Final bids for the Financial News Network, originally due Jan. 18, were pushed back until Jan. 21 or possibly Wednesday at the request of the remaining suitors, per sources.
The field of bidders, once topping 20, apparently has been whittled to three: General Electric, parent of cable competitor CNBC and NBC; the Walt Disney Co.; and a partnership between Dow Jones and Paramount Communications. Going price for FNN alone is said to be about $120 million, down from the $150 million originally projected.
In addition, the network said Friday that its banks, Security Pacific National Bank and the Toronto-Dominion Bank, will give FNN a $4 million credit line and agreed to a waiver and forbearance regarding the default on FNN’s $49.5 million bank loans outstanding.
According to a source, a topic of debate is now the form that the sale will take. It originally was set up to be an “asset” sale, whereby the bidder would buy the web and let it go into bankruptcy before moving forward, leaving shareholders empty-handed.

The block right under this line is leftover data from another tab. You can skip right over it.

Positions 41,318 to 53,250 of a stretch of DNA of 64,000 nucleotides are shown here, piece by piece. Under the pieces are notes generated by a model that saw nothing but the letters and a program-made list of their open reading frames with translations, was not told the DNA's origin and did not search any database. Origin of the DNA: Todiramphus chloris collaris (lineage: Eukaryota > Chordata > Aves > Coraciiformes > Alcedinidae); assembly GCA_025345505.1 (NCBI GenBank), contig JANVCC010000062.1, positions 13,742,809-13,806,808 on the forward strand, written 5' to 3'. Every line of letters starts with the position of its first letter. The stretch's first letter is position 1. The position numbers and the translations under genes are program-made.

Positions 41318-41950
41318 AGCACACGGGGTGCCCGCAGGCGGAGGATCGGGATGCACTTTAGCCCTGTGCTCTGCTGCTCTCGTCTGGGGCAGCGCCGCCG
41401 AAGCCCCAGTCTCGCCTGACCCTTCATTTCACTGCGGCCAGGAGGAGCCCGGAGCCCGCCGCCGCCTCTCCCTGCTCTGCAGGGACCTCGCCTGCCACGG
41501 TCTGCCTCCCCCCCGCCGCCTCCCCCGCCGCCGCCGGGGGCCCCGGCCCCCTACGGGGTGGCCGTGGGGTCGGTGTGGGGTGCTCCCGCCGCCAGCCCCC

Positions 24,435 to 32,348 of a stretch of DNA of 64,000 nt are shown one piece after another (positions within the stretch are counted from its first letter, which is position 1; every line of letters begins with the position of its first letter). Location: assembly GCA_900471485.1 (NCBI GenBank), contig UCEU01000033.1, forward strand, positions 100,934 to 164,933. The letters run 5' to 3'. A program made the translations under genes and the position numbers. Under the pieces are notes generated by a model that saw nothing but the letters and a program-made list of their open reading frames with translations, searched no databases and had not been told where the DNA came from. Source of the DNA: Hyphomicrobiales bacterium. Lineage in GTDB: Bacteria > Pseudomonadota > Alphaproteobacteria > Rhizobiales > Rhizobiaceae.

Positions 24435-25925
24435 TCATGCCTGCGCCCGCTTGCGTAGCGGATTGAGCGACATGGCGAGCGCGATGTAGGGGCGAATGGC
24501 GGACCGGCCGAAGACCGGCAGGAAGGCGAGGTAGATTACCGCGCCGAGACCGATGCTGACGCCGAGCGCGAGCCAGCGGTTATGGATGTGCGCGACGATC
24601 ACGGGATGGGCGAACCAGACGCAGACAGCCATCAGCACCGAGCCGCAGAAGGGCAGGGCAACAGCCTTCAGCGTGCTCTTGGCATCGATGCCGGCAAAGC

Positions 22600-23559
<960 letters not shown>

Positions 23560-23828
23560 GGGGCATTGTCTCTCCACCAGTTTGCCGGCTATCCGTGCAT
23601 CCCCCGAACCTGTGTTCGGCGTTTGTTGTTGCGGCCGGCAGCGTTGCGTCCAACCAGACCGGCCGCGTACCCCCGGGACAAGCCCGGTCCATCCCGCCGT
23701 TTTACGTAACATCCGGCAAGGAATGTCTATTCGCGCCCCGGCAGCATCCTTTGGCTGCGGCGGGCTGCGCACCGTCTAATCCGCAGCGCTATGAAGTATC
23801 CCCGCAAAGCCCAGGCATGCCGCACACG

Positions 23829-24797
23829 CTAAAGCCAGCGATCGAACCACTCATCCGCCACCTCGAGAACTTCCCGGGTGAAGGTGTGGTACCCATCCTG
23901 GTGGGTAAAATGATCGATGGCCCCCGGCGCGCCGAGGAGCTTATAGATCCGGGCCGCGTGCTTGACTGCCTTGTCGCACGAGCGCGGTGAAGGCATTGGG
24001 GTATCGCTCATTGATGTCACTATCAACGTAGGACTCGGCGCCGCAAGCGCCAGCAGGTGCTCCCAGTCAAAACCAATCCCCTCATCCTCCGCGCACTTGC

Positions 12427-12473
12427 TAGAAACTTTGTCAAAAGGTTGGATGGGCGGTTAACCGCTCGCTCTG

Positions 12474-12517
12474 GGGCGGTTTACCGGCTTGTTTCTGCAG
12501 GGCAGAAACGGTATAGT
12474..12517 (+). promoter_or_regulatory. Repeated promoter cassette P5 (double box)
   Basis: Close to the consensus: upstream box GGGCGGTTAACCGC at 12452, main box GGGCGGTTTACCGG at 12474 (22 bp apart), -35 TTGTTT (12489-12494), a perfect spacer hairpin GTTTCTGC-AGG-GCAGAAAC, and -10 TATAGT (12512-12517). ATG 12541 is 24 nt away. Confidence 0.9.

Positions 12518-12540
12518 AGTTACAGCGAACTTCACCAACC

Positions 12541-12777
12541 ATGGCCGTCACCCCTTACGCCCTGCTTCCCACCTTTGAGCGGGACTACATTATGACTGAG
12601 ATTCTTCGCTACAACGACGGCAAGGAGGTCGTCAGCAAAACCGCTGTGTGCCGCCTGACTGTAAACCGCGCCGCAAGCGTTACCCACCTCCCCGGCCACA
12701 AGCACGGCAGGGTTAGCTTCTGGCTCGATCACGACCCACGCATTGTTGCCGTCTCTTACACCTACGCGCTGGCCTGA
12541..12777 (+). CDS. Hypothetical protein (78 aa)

The deal now is said to be a “stock” sale, which would allow shareholders of the troubled network to get something.
All of the remaining bidders were described as solid and not in need of any outside financing to take over FNN.
FNN has been in trouble since June, when it was revealed that the network’s parent, Infotechnology Inc., was in financial disarray. The companies were put on the market late last year.
Separately, Infotechnology announced Jan. 11 that the Small Business Administration has accelerated the due date on bonds issued by Infotechnology’s Questech Capital Corp. subsidiary.
In a statement, Infotechnology said the SBA is calling for early payment of more than $12.3 million in debt because Infotechnology did not meet certain capital requirements and failed to file forms relating to the fiscal year ended June 30. As a result, the SBA said all principal and accrued interest in debt securities are now due.